This past week I had the pleasure of attending and presenting at the CCCU Diversity Conference at George Fox University in Newberg, OR. This was my first time attending a conference that wasn’t discipline-specific, and I very much enjoyed being able to hear from speakers who work in a variety of disciplines and roles in Christian higher education.
Tara Sirvent, Amanda Lebrecht, and I gave a talk called, “Diversity In and Outside of the Classroom: A Holistic Approach to Pedagogy at a HSI and MSI.” We discussed how Vanguard has embraced its identity as an HSI and MSI and the various initiatives and programs, such as the STEM and Humanities Bridge Programs and the Academic Resource Center, that have allowed us to serve our diverse student body. Though various conference speakers lamented the lack of diversity at many CCCU schools, our presentation was able to discuss all the ways in which Vanguard has embraced diversity as a part of our identity. The presentation was well-received, with many in the audience staying afterword to discuss more of what is happening at Vanguard.
Thanks to the networking skills of Tara Sirvent, I was introduced to Shirley Hoogstra, president of the CCCU. We were able to discuss the fact that Vanguard was the recipient of the Humanities Initiatives Grant from the National Endowment for the Humanities to support our new Humanities Bridge Program. President Hoogstra was impressed with our achievement and is hoping to hear more from us about our successful pilot year.
As a conference attendee, I enjoyed going to various workshops and plenaries. As a historian, I appreciated that plenaries by Sarah Visser of Calvin University and by Edwin and Jessica Estévez of the Estrategia Group focused on the history of whiteness in institutions as a critical foundation for understanding issues with racism in higher education. As Jessica Estévez said, racial healing “all starts with an accurate recounting of history.” Accurate is the key word in the sentence. Too often we sugarcoat history so we don’t have to face guilt, shame, or grief. But unless we have accurate knowledge of the past, we can’t have the understanding necessary to have real conversations, empathy, forgiveness, and change. As several panels discussed, these conversations can be uncomfortable, but we have to have them or we will—consciously or unconsciously—continue to support structures that enable and support a hierarchy of human value.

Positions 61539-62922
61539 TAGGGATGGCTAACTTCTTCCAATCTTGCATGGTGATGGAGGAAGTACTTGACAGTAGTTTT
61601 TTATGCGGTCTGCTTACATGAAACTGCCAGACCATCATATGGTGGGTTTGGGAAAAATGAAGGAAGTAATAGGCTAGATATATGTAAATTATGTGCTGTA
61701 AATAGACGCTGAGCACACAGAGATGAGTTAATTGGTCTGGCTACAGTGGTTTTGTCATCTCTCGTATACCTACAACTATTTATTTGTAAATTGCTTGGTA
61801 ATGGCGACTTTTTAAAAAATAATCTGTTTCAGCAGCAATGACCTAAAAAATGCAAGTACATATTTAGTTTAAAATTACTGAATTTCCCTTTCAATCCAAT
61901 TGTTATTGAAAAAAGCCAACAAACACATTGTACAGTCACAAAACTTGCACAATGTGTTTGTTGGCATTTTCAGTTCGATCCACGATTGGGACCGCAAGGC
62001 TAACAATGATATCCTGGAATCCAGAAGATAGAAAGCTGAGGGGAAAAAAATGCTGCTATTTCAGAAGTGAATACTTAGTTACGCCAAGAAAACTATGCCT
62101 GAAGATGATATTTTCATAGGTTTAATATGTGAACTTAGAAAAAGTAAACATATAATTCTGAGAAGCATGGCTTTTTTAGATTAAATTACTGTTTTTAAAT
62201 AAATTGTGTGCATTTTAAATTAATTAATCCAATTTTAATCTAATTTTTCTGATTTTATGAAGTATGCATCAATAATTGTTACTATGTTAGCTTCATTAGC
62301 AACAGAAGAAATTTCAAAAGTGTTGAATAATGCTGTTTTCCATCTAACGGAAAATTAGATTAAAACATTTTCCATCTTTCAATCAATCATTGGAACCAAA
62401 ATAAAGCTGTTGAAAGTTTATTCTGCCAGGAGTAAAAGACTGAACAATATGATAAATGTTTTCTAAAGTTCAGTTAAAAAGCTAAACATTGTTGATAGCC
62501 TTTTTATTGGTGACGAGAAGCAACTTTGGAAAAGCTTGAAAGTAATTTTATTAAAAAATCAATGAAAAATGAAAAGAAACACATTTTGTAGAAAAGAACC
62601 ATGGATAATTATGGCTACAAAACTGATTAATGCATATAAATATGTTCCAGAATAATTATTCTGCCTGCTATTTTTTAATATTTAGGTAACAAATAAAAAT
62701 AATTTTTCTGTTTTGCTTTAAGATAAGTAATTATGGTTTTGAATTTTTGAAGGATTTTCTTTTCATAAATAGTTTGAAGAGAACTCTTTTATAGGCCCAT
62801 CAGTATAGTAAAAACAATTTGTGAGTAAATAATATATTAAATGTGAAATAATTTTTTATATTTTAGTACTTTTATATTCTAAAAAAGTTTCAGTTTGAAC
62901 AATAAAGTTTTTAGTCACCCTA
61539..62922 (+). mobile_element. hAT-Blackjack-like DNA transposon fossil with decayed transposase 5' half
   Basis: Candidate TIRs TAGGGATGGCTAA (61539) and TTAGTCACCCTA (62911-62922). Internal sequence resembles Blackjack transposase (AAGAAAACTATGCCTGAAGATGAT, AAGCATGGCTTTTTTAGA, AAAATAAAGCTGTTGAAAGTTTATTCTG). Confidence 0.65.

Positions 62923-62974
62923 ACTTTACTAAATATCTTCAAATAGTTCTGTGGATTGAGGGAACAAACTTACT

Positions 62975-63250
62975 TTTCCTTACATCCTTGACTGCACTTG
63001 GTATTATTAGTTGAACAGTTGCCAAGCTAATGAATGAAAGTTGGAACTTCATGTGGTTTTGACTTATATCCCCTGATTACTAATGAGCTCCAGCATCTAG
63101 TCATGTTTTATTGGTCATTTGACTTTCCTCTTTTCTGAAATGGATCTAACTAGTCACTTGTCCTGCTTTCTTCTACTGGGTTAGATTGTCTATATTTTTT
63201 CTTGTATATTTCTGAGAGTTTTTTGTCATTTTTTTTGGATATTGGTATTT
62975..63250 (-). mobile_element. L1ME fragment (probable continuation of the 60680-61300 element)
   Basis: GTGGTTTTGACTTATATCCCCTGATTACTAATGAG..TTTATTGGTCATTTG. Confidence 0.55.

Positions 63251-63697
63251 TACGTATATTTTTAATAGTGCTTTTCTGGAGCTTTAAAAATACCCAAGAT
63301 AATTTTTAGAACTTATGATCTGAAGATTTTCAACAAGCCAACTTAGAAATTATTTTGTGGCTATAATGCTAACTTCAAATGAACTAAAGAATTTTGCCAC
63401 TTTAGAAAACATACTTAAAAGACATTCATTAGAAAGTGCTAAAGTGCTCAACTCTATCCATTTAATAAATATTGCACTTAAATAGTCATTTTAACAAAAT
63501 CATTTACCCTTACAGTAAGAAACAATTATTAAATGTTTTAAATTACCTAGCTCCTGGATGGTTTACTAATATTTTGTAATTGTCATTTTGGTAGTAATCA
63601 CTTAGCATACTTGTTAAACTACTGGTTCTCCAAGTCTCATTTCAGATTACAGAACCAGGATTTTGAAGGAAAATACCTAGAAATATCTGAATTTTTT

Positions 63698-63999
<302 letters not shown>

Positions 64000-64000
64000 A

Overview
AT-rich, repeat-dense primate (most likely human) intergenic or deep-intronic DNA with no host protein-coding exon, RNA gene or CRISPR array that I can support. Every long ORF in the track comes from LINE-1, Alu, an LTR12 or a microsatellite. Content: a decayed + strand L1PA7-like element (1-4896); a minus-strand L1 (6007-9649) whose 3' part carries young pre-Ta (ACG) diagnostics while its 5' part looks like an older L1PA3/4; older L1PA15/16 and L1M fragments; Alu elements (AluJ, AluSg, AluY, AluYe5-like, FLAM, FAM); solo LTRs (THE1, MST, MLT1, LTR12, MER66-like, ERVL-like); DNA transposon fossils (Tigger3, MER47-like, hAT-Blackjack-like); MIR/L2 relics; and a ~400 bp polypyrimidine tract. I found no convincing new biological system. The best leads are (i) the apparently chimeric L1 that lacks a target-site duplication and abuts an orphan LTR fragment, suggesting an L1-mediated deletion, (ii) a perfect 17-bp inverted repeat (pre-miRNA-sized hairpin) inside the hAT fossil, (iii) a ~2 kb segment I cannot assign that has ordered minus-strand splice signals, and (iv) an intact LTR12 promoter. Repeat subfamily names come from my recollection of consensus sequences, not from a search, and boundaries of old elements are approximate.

I also appreciated attention to “diversity” that went beyond questions of race and ethnicity. I attended a breakout session that discussed support for student who need accommodations in our classes. I was inspired by the story of “accessibility ambassadors” at George Fox University: faculty who receive special training on how to support students with disabilities, practice various techniques in their own classes, and then are able to teach their colleagues how to adopt their curriculum, presentations, and more to these students. I was struck by the philosophy that it is better to set up the entire class from the beginning to be accessible to the most students possible rather than coming up with ad hoc adaptations once you get that accommodations letter from Disability Services. The proactive rather than the reactive approach was one I honestly hadn’t considered, but it makes so much sense, and I am looking forward to thinking about how I can use it in my classes.
Finally, whenever I go to conferences, I like to jot down readings that other scholars mention. It’s a sort of “further readings” list, if you will. I’m sharing mine here. I hope you find them helpful as you consider how to celebrate and support diversity at Vanguard!
Allison Ash, Alexander Jun, Tabata Jones Jolivet, and Christopher S. Collins, White Jesus: The Architecture of Racism in Religion and Education (Peter Lang, Inc., 2018).
Nolan L. Cabrera, White Guys on Campus: Racism, White Immunity, and the Myth of ‘Post-Racial’ Higher Education (Rutgers, 2018).
Gail C. Christopher, “Racial Healing Circles: Empathy and Liberal Education.” Diversity & Democracy 21.3 (Summer 2018).
Christopher S. Collins and Alexander Jun, White Out: Understanding White Privilege and Dominance in the Modern Age (Peter Lang Inc., 2017).
Mari Luna De la Rosa, “The Need for Cultural Humility in These Challenging Times.” About Campus: Enriching the Student Learning Experience 24.2 (May-June 2019): 18-22.
Robin DiAngelo, White Fragility: Why It’s So Hard for White People to Talk About Racism (Beacon Press, 2018).
Diane Lynn Gusa, “White Institutional Presence: The Impact of Whiteness on Campus Climate.” Harvard Education Review 80.4 (December 2010): 464-490.
Ibram X. Kendi, Stamped from the Beginning: The Definitive History of Racist Ideas in America (Bold Type Books, 2017).
Jemar Tisby, The Color of Compromise: The Truth about the American Church’s Complicity in Racism (Zondervan, 2019).
Craig Steven Wilder, Ebony & Ivy: Race, Slavery, and the Troubled History of America’s Institutions (Bloomsbury, 2014).
Jonathan Wilson-Hartgrove, Reconstructing the Gospel: Finding Freedom from Slaveholder Religion (IVP Books, 2018).